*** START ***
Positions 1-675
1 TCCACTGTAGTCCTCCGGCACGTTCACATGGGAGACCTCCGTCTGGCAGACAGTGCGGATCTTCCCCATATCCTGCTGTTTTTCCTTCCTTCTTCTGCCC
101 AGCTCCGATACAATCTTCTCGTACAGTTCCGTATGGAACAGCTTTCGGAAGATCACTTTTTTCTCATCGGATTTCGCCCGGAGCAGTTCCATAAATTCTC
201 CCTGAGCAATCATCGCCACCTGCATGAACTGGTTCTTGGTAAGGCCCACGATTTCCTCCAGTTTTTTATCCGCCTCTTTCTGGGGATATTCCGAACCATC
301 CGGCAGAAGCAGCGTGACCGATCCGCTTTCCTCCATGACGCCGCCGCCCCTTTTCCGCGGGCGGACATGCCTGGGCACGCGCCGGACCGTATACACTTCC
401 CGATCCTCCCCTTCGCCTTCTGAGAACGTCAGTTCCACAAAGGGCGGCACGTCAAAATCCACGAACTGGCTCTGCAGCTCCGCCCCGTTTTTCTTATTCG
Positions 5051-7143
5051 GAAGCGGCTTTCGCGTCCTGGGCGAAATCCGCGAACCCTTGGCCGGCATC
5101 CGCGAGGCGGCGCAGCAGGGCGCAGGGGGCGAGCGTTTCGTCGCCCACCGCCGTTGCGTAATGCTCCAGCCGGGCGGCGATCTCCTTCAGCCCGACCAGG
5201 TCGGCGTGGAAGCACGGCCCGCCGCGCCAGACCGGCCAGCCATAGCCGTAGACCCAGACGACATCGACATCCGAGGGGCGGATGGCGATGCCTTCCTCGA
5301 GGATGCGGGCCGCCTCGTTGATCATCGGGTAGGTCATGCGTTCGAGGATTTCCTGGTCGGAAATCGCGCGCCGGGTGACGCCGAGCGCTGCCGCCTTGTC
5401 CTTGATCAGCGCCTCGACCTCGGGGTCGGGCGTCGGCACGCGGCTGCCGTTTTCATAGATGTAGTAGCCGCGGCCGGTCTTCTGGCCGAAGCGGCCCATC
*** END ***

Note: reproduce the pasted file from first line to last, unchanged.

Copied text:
Positions 1-675
1 TCCACTGTAGTCCTCCGGCACGTTCACATGGGAGACCTCCGTCTGGCAGACAGTGCGGATCTTCCCCATATCCTGCTGTTTTTCCTTCCTTCTTCTGCCC
101 AGCTCCGATACAATCTTCTCGTACAGTTCCGTATGGAACAGCTTTCGGAAGATCACTTTTTTCTCATCGGATTTCGCCCGGAGCAGTTCCATAAATTCTC
201 CCTGAGCAATCATCGCCACCTGCATGAACTGGTTCTTGGTAAGGCCCACGATTTCCTCCAGTTTTTTATCCGCCTCTTTCTGGGGATATTCCGAACCATC
301 CGGCAGAAGCAGCGTGACCGATCCGCTTTCCTCCATGACGCCGCCGCCCCTTTTCCGCGGGCGGACATGCCTGGGCACGCGCCGGACCGTATACACTTCC
401 CGATCCTCCCCTTCGCCTTCTGAGAACGTCAGTTCCACAAAGGGCGGCACGTCAAAATCCACGAACTGGCTCTGCAGCTCCGCCCCGTTTTTCTTATTCG
Positions 5051-7143
5051 GAAGCGGCTTTCGCGTCCTGGGCGAAATCCGCGAACCCTTGGCCGGCATC
5101 CGCGAGGCGGCGCAGCAGGGCGCAGGGGGCGAGCGTTTCGTCGCCCACCGCCGTTGCGTAATGCTCCAGCCGGGCGGCGATCTCCTTCAGCCCGACCAGG
5201 TCGGCGTGGAAGCACGGCCCGCCGCGCCAGACCGGCCAGCCATAGCCGTAGACCCAGACGACATCGACATCCGAGGGGCGGATGGCGATGCCTTCCTCGA
5301 GGATGCGGGCCGCCTCGTTGATCATCGGGTAGGTCATGCGTTCGAGGATTTCCTGGTCGGAAATCGCGCGCCGGGTGACGCCGAGCGCTGCCGCCTTGTC
5401 CTTGATCAGCGCCTCGACCTCGGGGTCGGGCGTCGGCACGCGGCTGCCGTTTTCATAGATGTAGTAGCCGCGGCCGGTCTTCTGGCCGAAGCGGCCCATC